The Supreme Court just sent us a wake-up call. Pro-reality Americans, i.e. the 40% of voters to the left of the Democratic Party, should be grateful.
A freedom essential to half the population never should have hinged upon a flimsy and poorly-reasoned legal opinion. Congress should have followed the example of other countries where abortion is legal, and passed a federal law decades ago. Instead, neither party acted on behalf of women. (And let’s not forget men—many of them want/need their partners to have abortions.)
Democrats are not the answer. They had the chance to codify abortion in 2009, when they had a 60-vote supermajority in the Senate and control of the House. Then-President Barack Obama chose not to lift a finger. “Not the highest legislative priority,” Obama sneered as he focused on what he cared about, doling out trillions to Wall Street megabanks. Instead he channeled his inner laissez-faire Republican, urging Americans to “reduce the number of unwanted pregnancies.” Women should despise him and the do-nothing Democrats.
The overturning of Roe v. Wade shines a spotlight on other rights that rest upon the shaky foundation of a Supreme Court decision: men’s right to have sex with one another, same-sex marriage, marriage between different races, parental rights over child-rearing and the sale of contraceptives. This is no way to run a government.
Whether or not the right-wing majority of the Supreme Court is mean and stupid is less important than fundamental truth that has been revealed: the separation of powers is broken.
When something is important, there oughta be a law.
Not a ruling.
When a majority of voters arrive at a societal consensus on an issue like those mentioned above, a functional political system responds with a corresponding law negotiated and passed by a legislature. The U.S., however, is too riddled with partisan dysfunction and corrupted by corporate lobbyists to effectively address advances in culture and technology. Thus Congress can’t or won’t accommodate the 7 out of 10 Americans who want a European-style national healthcare system and higher taxes on the rich or the 56% who want to slash Pentagon spending.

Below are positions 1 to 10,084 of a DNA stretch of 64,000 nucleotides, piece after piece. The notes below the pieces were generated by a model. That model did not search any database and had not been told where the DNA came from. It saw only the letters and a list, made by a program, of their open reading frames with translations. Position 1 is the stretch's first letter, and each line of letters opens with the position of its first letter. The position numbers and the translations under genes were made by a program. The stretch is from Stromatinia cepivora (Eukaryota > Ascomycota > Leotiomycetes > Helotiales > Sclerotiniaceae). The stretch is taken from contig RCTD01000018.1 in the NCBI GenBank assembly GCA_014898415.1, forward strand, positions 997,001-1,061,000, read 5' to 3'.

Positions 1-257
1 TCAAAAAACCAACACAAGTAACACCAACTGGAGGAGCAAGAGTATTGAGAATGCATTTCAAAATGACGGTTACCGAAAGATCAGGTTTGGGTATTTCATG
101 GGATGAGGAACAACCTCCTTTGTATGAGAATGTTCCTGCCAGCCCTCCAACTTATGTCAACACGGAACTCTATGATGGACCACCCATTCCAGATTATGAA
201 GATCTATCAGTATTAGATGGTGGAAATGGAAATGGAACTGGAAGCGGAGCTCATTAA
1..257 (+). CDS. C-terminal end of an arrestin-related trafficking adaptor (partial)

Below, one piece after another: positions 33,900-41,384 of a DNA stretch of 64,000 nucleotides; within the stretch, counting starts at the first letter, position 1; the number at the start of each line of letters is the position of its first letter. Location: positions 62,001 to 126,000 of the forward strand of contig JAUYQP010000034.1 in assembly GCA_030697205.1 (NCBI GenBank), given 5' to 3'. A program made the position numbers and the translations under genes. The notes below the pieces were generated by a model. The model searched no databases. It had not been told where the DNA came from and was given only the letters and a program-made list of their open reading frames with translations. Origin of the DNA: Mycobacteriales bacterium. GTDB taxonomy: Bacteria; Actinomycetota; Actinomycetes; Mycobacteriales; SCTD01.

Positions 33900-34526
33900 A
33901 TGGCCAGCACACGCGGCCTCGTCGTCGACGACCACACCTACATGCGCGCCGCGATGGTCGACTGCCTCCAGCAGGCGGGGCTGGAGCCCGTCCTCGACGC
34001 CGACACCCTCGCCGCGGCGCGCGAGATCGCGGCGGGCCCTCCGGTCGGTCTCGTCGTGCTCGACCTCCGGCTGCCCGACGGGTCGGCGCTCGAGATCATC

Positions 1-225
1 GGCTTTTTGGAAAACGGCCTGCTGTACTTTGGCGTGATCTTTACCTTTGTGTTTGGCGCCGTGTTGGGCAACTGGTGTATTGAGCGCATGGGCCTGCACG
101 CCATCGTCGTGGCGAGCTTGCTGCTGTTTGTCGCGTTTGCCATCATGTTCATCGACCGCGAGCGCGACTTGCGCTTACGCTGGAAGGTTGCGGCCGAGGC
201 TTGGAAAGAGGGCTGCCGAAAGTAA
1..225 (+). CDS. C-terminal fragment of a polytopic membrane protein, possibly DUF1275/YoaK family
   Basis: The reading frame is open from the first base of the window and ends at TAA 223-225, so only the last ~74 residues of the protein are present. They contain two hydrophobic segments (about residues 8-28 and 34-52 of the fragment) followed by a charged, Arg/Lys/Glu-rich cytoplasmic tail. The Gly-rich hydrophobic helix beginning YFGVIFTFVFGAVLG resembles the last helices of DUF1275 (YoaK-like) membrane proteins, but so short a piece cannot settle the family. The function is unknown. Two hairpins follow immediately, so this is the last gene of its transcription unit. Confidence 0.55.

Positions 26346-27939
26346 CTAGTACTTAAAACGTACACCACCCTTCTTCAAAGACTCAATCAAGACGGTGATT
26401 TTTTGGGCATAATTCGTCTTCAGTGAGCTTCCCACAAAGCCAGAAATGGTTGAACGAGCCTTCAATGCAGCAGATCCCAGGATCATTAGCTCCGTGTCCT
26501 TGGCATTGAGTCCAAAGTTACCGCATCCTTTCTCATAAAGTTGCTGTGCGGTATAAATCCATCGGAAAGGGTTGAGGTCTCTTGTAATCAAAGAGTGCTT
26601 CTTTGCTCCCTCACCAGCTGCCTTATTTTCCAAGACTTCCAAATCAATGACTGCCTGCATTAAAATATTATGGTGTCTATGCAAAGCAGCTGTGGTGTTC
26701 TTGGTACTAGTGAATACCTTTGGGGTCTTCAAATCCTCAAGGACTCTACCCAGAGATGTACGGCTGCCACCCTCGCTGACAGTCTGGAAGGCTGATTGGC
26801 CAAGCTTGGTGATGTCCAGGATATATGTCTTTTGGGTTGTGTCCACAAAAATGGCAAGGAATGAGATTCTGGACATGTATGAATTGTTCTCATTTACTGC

Because Congress is impotent, the highest court of the judicial branch has been stepping in to legislate from the bench rather than limit itself to its intended role as arbiter of conflicts between laws and the constitution.
Americans have accepted the bastardization of the separation of powers because the result tended to respect popular opinion. In 2015 when the Supremes legalized same-sex marriage, for example, 57% of voters agreed. (Now it’s 71%.)
Not any more. The rightward shift of the court following Trump’s three appointees, embodied by polls that show voters wanted to keep Roe by a two-to-one margin, and that New Yorkers were 80% in favor of the SCOTUS-overturned state gun law, have exposed the limits of expediency over ordered governance. “Up until a couple years ago, it used to be the case that where the court fell was well within the lines of the average Americans’ positions,” notes Harvard public policy Professor Maya Sen. “Now we are estimating that the court falls more squarely in line with the average Republican, not the average American.”
Short of revolution—which I favor—those who wish to see American laws represent current American political and social values have one way forward. Forget the courts. Voters must force legislators to legislate and the president to sign popular bills into law.
The majority isn’t always right. Sometimes politicians should lead the people before they’re quite ready. In general, however, a representative democracy that ignores the will of the people is a failure.
Americans who support a woman’s right to choose an abortion — all women, not just those privileged enough to live in a blue state or those in red states with enough money for travel expenses—face a choice.
They can embark on something this country hasn’t seen since the 1960s with the brief exception of the 2021 Black Lives Matter demonstrations, which were unusually intense and effective because they were fueled by the COVID lockdown: a sustained campaign of angry agitation. We need a relentless round of street protests. Economic and cultural boycotts should turn red states into backwater pariahs. Voters can exert financial pressure via contributions that makes congressmen and senators on the wrong side of history and public opinion miserable enough to support a federal law legalizing abortion whether they like it or not. Republicans are obvious targets because Democrats need at least 10 GOP senators to federalize abortion rights. Democrats who aren’t fierce allies of choice (hello, Manchin) should be primaried out or face voter boycotts. Protests should erupt in every city, every day, loud and disruptive and terrifying to the powers that be.
Or pro-choicers can bemoan the HandmaidTale-ification of America, attend one or two photogenic parades on a conveniently-scheduled Sunday afternoon and recite ridiculous fantasies about packing the Supreme Court (you’d need a 60-vote supermajority) or hoping that its conservative members die under Democratic rule. Meanwhile, Southern women will have to drive a thousand miles to terminate a pregnancy
Roe was unsustainable. The liberal court was never going to last. Now that the bubble has burst, don’t whine. It’s time to organize.
Crossposted from RallBlog